Today is an interesting milestone for me as an active homebrewer and a drug policy expert. As of July 1st 2013, it is now finally completely legal to brew beer at home in all 50 states. A new homebrewing law in Mississippi, the last remaining hold out, goes into effect today. One could argue alcohol prohibition in the United States didn’t fully end until today.
This event is useful to keep in mind when talking about what qualifies as marijuana legalization or when marijuana prohibition will finally “end.”
Some have criticized Washington State’s new marijuana law as not true legalization because it sets limits on how much a person can possess, keeps homegrowing illegal and doesn’t allow marijuana smoking establishments. These significant restrictions are very similar to those put on alcohol for years after the 21st Amendment was ratified.
Alcohol prohibition didn’t suddenly end when the 21st Amendment was ratified. The 21st amendment was more of a critically important step in what has been a decades-long process of slowing unwinding the policy.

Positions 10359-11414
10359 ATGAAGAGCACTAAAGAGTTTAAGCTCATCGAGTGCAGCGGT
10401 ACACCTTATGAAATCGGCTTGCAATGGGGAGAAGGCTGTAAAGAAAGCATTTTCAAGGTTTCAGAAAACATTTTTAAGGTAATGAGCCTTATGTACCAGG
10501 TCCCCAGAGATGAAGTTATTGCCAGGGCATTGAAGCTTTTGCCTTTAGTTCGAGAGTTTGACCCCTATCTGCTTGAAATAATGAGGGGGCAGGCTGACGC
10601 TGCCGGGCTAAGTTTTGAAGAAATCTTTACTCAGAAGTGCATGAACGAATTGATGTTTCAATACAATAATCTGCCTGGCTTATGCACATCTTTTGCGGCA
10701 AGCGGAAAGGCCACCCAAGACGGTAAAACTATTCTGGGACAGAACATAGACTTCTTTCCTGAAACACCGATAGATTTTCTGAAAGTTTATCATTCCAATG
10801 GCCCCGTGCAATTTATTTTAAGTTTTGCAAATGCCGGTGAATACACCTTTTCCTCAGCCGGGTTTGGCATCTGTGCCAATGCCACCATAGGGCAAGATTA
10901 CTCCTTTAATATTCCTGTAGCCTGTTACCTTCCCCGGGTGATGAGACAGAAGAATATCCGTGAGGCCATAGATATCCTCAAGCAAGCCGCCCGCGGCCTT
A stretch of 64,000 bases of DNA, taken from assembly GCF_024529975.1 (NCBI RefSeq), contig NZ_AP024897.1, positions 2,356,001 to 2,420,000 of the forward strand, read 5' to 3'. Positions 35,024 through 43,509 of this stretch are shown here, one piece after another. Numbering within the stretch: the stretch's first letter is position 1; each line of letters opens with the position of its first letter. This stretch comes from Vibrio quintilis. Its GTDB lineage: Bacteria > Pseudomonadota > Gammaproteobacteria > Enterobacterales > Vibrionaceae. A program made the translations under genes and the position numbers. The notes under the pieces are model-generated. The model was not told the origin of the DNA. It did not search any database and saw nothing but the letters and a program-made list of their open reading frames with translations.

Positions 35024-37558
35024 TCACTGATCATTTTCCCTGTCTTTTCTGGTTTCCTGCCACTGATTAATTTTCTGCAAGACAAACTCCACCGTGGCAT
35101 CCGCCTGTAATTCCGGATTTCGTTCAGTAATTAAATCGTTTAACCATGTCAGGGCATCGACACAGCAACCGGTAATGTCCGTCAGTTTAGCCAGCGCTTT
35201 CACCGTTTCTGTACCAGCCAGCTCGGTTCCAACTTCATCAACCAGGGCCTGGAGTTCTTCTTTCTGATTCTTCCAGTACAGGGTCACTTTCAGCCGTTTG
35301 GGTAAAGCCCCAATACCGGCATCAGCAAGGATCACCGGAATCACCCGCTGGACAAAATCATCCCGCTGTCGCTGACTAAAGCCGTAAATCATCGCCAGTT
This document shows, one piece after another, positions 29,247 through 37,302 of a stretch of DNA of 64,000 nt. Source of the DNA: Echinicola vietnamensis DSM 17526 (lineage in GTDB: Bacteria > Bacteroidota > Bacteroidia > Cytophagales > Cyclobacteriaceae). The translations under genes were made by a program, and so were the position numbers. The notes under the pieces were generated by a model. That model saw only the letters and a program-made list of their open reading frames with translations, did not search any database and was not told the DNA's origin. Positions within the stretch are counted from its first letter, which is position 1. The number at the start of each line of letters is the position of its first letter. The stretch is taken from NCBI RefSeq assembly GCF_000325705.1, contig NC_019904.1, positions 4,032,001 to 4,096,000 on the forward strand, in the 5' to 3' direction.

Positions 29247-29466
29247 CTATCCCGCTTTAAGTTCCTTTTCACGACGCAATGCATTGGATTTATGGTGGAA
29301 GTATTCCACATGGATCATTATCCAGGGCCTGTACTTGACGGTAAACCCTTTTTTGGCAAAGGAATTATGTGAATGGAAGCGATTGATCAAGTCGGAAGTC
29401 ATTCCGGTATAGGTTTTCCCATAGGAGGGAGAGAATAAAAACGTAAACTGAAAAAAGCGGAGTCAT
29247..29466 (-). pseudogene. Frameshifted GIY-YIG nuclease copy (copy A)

The 21st Amendment actually left the decision up to the states, and several states kept prohibition going for years afterwards. It wasn’t until 1966 that Mississippi became the last state to finally repeal its prohibition. Even when prohibition was finally repealed, in many states big restrictions remained in place for decades. Kansas didn’t allow bars until 1986, and brewing your own beer at home was technically illegal in Mississippi and Alabama until this year. In fact, roughly one tenth of counties in the United States are still technically “dry,” meaning they prohibit the sale of alcohol.
The end of marijuana prohibition is almost guaranteed to take a similar path. Legalization will go state by state, and even after marijuana is technically legalized in a state, it will probably face huge restrictions at first. As people become more comfortable with marijuana legalization, these restrictions — like possession limits and home-growing bans — will likely be slowly phased out.